“I Demand Change ” – The Poetry of Wiji Thukul

Thukul helped organise workers demonstrations and was a member of Partai Rakyat Demokrasi (People's Democratic Party). In a worker demonstration in 1995, Thukul was struck in the eye by a rifle butt, causing permanent damage to his sight.

The election period has renewed discussion in Indonesia around the disapearance of pro-democracy activists in 1998. Reading reports about the missing activists is what actually lead me to the amazing poetry of Wiji Thukul, who has been missing since 1998 when he took part the anti-Suharto demonstrations occurring then.

Below are two samples of his work, which are really reflective of life for the majority of struggling Indonesians, and what the works show is that life hasn’t really changed much for the majority of Indonesians who still do it really hard.

The work is translated is by Richard Curtis.

I Demand Change

one hundred latrines
mean more to me
than your big mouth
it’s not important
who’s going to win
we’re fed up
with a life like this:
a hassle going to the toilet
a roof that leaks when it rains.
we don’t need chants
magic spells
or promises;
a sack of rice
from the masters’ food stores
won’t wipe out poverty;
sympathy and second-hand clothing donations
are of no help;
we no longer believe in that.
political parties
and the language of their trade
floating so far over our heads
and our problems
will not fill our stomachs.
shut down this silly comedy,
we want to sleep soundly
with our debts paid off,
truly free,
not under pressure.
we’re fed up
with a life like this
or to say it more explicitly:
I demand change!


An odd puzzle

that night we got together and talked
from our mouths no grand issues emerged;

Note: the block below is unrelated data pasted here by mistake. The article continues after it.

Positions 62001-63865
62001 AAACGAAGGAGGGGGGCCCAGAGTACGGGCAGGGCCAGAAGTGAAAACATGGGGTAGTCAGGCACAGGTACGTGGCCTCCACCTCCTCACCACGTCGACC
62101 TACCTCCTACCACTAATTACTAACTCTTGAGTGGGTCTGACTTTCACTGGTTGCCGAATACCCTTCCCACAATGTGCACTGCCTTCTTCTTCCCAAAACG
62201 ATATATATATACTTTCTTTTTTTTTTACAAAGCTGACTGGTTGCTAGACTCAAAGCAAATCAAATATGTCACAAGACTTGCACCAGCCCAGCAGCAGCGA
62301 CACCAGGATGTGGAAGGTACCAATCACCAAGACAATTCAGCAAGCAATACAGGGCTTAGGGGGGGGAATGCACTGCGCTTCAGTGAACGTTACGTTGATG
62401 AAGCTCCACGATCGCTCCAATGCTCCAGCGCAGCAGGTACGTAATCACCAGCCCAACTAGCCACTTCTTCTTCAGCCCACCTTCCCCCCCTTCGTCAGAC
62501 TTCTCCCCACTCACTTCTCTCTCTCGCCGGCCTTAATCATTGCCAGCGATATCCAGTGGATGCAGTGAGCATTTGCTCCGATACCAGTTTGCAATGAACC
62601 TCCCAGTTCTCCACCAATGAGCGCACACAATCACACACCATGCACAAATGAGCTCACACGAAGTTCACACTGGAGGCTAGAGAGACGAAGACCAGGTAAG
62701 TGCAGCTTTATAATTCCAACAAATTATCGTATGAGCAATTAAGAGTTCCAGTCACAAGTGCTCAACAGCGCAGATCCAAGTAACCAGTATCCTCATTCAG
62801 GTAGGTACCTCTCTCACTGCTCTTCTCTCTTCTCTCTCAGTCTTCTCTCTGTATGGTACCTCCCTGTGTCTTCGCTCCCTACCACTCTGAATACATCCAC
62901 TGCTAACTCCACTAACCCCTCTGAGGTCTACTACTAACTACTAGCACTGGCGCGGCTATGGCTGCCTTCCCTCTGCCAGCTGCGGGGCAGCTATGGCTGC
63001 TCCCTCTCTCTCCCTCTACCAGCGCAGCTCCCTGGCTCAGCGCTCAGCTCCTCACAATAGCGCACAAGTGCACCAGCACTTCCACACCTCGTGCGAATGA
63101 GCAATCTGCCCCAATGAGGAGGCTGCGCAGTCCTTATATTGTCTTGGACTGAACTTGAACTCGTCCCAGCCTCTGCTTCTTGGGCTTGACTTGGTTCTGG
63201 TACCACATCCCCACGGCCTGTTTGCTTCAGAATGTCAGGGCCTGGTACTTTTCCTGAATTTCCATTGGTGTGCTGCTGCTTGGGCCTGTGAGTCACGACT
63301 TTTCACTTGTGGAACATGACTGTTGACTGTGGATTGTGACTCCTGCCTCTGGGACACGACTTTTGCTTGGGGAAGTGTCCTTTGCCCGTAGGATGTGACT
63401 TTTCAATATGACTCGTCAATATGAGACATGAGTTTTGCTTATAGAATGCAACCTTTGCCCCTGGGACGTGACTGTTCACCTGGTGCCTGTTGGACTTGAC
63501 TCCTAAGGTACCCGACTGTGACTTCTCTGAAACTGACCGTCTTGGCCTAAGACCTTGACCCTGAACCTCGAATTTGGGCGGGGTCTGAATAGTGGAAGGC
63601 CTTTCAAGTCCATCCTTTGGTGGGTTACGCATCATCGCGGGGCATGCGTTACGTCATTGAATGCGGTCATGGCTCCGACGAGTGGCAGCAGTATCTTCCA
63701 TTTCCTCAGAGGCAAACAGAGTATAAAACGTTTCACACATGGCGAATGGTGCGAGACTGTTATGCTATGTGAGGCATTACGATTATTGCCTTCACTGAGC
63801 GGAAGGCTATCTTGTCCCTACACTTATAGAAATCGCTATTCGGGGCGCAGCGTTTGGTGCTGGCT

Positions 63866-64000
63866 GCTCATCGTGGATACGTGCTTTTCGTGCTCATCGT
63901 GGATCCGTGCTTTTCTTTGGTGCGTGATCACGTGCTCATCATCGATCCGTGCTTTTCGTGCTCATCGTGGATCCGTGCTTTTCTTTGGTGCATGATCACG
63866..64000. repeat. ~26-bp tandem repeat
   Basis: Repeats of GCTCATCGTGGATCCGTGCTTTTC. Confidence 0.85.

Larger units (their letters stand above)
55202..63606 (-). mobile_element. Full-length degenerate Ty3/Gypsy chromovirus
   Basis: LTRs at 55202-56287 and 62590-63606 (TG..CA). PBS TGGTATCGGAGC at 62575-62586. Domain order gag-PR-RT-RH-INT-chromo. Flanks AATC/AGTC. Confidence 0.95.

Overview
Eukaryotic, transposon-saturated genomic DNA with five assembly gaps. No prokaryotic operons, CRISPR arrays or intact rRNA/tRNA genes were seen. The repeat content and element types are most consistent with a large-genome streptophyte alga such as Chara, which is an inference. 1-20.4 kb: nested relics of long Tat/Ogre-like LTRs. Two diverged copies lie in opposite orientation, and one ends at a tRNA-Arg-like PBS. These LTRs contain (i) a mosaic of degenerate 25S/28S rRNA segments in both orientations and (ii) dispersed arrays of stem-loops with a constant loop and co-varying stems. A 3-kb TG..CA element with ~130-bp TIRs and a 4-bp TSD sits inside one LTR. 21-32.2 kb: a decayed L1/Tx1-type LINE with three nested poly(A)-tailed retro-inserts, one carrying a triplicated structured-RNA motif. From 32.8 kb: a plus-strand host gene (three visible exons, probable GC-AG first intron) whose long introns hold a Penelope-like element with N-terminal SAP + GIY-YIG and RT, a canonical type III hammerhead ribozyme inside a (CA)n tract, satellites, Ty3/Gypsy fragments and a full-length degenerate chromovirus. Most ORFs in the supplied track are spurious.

we talked about our hopes,
things simple and understandable
one person had been hoping for a long time
to add on a kitchen to the place he rents
which reminded others
they didn’t own a saucepan, kerosene stove,
drinking glasses, or frying pan,
which made them remember
they had once wanted to buy such things
only to see their wishes soon buried
beneath weariness
and wages that so quickly changed
into toothpaste, shampoo, rent
and unpaid bills at the food stall
after that many of us found it difficult
to enjoy the warm tea that had been served
because we were still busy thinking
about where to rest our heads and where to hang our clothes
another person mentioned that for ages he had wanted
a bathroom of his own
from which topic the discussion jumped to cement and wall paint,
prices for which never seem to fall
we also talked about the election campaign,
the one just passed
and of the three parties that competed,
we concluded had no connection with us: workers
whose only use for them is our votes,
to be exploited for their own interests
we laughed because we realised
that for many years we had been deceived
and treated like buffalo
but in the end we asked
why it’s so difficult for a worker to buy a can of paint,
even after working no less that eight hours a day,
and why it’s so difficult for them
to send their children to school
when each day they produce
tons and tons of goods
and then one among the group stood up,
looked around and asked:
“are there any things you use
that are not made by workers?”
a question that made us observe
the many things around us: neon lights, televisions, radios, clothes, books…
since that time I’ve always felt
we are faced with an odd puzzle, one that arises whenever we talk
about saucepans, kerosene stoves,
drinking glasses, or frying pans
and also at times we count our wages
which so quickly change
to tooth paste, shampoo, rent
and unpaid bills at the food stall
I’m always surprised and ask myself
what kind of power it is that can so easily absorb
our energy and the fruits of our labour.



Author: kategrealy

Australian singer songwriter, PhD candidate, Mum

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